As for me, I know what tolerance, to Christians, really means: it’s about them quietly gritting their teeth and letting someone do something that that person is legally allowed to do and that isn’t hurting anybody in any material (non-religious) way. It’s about Christians getting wound up about someone else’s choices and someone else’s life decisions when those choices and life decisions don’t impact the Christian’s life in the very slightest, have nothing to do with that Christian, and demanding that their standard of living and morality be imposed on other people for no other reason than that it’d make them feel more comfortable being around people who aren’t acting too differently from themselves. It’s the great gesture, the grand and noble allowance they make to us sinners to let us live free of their interference, shame tactics, and anger, and that they don’t understand why such a gesture is evil in the first place speaks volumes about the validity of their religion.
When I hear someone talking about “tolerating” others, I immediately wonder just who died and put that person in charge of everybody else. The person doing the “tolerating” is putting him- or herself up on a big height and judging others, and even though their very own Bible tells them not to do that, they do it anyway. Hey, they have to save Jesus some time, right? He’s busy ignoring millions of hungry children, people dying of diseases, and folks dealing with natural disasters. You can’t ask him to judge all these sinners himself. And the behavior being “tolerated” is relegated to the status of “something that is weird but that we have to put up with anyway” even if that behavior is something as basic as “wanting to marry the consenting adult we love.”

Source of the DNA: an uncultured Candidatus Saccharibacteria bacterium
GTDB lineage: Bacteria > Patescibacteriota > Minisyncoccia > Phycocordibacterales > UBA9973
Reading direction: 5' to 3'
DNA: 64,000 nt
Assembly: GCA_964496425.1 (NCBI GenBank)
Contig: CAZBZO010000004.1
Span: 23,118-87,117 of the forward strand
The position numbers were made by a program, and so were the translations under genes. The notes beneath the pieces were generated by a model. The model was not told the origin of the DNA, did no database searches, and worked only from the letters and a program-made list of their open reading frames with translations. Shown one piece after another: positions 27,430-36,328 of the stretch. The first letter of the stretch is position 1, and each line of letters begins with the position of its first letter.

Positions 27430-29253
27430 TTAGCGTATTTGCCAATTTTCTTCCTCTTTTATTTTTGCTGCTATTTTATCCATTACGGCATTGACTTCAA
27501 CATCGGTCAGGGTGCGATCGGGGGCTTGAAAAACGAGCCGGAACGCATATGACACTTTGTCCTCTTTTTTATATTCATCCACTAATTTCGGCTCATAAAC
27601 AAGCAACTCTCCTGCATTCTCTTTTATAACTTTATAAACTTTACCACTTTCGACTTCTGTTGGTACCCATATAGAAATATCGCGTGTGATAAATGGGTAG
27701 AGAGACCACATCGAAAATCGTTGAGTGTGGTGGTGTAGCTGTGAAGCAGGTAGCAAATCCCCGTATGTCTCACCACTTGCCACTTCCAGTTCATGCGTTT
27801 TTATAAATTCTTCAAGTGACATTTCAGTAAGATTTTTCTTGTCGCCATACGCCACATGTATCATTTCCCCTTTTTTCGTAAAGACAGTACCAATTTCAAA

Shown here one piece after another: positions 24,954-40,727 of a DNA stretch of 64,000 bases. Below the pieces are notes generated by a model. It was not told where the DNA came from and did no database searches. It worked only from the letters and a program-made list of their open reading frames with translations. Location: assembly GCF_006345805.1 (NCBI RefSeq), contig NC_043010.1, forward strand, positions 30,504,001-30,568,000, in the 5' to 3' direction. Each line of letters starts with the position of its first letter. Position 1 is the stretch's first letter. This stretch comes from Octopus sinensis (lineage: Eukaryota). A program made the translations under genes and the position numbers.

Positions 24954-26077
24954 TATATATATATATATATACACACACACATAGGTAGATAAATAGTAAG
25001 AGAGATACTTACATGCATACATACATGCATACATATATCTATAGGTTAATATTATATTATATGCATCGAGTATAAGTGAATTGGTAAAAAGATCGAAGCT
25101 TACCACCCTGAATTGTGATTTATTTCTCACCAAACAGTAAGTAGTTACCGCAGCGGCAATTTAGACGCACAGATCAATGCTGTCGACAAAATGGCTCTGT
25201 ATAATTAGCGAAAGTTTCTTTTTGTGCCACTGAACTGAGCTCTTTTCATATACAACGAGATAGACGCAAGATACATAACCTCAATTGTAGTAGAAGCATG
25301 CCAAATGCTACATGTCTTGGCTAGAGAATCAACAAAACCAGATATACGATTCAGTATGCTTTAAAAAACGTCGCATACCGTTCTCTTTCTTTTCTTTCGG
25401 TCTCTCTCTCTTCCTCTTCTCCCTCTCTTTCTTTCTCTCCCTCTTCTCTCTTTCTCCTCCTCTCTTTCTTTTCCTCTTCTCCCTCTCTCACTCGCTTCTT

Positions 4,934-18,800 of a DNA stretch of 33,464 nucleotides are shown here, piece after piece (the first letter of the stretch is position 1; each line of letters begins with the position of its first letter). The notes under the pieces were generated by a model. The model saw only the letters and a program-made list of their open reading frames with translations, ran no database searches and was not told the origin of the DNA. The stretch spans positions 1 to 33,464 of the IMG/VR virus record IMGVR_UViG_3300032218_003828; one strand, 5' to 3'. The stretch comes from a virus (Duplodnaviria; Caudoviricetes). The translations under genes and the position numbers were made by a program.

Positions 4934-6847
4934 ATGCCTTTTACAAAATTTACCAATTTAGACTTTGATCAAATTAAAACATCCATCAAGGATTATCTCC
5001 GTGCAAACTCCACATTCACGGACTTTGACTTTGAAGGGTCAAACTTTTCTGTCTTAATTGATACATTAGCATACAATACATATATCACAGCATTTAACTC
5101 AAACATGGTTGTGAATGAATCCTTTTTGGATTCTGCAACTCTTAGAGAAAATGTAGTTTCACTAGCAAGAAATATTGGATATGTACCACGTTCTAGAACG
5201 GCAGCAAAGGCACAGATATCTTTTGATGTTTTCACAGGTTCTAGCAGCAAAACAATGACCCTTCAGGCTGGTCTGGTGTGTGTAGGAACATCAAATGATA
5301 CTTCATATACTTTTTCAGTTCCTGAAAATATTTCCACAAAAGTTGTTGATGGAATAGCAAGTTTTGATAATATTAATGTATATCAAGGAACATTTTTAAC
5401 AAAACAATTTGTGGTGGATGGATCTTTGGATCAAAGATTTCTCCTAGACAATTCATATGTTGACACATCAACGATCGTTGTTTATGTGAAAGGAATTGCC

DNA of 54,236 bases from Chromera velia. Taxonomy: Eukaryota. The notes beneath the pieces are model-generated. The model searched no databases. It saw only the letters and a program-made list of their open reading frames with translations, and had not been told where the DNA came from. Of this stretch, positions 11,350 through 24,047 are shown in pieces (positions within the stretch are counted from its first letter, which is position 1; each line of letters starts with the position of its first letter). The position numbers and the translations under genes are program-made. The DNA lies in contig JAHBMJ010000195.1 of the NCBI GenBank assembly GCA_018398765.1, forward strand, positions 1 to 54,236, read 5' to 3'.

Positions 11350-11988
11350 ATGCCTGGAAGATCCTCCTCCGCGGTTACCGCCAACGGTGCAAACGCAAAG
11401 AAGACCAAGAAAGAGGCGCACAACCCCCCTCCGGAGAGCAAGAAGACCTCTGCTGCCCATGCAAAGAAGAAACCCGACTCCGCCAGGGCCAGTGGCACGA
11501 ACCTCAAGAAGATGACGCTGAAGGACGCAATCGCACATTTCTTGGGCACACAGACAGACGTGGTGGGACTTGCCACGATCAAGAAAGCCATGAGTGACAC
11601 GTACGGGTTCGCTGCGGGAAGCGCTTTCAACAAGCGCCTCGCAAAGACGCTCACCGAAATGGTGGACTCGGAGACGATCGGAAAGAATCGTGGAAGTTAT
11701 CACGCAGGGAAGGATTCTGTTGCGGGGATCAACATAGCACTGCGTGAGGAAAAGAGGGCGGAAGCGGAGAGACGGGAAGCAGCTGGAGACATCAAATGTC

We used to call people practicing intolerance simple busybodies. A pity we can’t just tell them to get over themselves and stop worrying about other people. The other day I had a Christian fling abuse at me for mentioning a Barna study about how Christianity is viewed as incredibly repressive and mean-spirited; when I asked if she needed help with the beam in her eye, she got super-defensive and said all haughtily, “Well! You need it worse!” Because “NUH-UH! YOU!” is such a great comeback when told that you’re falling down on one of the most basic commandments in the whole Christian mythos. But that’s the kind of toxic Christians we’re dealing with these days–people who can’t even recognize when their behavior is hateful or judgmental, and if they do realize they’re being that way, have at their fingertips a baker’s dozen of misinterpreted, twisted-up Bible verses that justify abusing other people and meddling in their lives.